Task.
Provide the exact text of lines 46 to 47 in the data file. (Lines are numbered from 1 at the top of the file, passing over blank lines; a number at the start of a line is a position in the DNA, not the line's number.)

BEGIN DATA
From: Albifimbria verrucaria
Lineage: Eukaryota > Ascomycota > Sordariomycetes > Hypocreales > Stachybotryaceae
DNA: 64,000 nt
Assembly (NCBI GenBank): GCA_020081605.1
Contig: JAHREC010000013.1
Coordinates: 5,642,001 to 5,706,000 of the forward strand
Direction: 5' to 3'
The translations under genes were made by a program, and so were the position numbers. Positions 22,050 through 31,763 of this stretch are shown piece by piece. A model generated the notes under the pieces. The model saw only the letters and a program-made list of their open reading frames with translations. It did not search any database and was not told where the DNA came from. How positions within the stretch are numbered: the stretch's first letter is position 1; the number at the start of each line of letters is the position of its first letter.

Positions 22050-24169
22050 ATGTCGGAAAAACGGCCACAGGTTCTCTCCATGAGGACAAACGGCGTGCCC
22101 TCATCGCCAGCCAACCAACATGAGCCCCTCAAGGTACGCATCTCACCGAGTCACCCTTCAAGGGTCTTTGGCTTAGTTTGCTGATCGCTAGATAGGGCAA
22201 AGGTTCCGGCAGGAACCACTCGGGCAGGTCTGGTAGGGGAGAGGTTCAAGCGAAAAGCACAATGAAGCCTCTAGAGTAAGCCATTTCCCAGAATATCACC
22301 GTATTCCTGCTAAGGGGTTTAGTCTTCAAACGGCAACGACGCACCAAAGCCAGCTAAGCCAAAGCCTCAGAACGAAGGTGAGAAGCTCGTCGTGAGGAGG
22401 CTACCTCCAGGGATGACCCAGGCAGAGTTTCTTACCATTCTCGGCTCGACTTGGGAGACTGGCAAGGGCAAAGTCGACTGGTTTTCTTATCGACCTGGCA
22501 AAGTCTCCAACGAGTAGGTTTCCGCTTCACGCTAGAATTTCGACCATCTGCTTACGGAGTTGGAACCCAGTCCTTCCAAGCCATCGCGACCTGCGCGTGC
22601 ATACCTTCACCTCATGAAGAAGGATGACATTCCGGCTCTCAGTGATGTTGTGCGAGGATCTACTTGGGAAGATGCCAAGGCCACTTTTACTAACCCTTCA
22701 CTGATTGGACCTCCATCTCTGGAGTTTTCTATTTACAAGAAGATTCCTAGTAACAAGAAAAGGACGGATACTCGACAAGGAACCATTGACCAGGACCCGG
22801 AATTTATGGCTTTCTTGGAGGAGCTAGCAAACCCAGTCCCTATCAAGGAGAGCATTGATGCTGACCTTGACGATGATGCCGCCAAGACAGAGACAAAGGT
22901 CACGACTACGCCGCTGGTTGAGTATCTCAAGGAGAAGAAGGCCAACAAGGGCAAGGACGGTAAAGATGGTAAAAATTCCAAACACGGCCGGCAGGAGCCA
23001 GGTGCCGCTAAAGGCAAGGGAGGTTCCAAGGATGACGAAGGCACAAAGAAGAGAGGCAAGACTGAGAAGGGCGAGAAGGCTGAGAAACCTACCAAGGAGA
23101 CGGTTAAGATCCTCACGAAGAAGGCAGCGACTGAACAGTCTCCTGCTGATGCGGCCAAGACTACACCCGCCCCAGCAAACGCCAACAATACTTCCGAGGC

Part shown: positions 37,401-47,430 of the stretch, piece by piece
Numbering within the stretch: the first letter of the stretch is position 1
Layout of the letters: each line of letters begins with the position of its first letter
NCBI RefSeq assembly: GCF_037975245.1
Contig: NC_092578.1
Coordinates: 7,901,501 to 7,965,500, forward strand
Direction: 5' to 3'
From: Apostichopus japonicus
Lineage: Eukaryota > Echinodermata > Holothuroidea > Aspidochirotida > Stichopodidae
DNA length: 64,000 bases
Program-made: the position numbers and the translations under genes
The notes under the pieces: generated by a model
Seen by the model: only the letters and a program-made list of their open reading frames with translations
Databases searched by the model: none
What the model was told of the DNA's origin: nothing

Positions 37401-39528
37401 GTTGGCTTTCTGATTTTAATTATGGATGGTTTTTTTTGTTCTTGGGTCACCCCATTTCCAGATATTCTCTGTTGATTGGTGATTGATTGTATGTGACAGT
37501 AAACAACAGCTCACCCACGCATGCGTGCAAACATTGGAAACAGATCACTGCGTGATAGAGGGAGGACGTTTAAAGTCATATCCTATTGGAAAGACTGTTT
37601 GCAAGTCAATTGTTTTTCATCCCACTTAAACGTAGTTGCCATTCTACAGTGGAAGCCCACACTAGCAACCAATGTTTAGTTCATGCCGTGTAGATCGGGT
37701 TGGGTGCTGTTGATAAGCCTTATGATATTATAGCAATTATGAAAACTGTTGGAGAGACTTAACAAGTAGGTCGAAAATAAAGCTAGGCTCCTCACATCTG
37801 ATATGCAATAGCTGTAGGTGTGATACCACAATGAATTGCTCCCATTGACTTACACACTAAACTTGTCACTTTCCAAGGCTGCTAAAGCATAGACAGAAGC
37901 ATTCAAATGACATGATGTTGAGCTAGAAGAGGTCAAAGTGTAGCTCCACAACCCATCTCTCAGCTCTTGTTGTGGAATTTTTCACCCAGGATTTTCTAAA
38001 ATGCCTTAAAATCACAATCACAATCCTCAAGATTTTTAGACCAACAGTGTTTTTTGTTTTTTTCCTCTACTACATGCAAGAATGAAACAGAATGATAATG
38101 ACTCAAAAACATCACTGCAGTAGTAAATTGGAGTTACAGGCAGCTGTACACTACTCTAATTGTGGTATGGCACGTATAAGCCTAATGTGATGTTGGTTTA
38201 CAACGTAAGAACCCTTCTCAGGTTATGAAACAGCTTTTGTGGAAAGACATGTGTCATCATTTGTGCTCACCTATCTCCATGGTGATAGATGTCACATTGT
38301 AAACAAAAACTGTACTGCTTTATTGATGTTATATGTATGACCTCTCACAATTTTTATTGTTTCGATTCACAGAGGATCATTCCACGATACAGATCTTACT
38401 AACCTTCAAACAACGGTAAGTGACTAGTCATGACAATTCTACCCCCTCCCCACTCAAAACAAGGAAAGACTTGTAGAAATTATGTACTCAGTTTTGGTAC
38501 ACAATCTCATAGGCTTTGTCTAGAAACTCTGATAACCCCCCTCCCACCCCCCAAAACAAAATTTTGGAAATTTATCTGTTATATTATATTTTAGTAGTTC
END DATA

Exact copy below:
38201 CAACGTAAGAACCCTTCTCAGGTTATGAAACAGCTTTTGTGGAAAGACATGTGTCATCATTTGTGCTCACCTATCTCCATGGTGATAGATGTCACATTGT
38301 AAACAAAAACTGTACTGCTTTATTGATGTTATATGTATGACCTCTCACAATTTTTATTGTTTCGATTCACAGAGGATCATTCCACGATACAGATCTTACT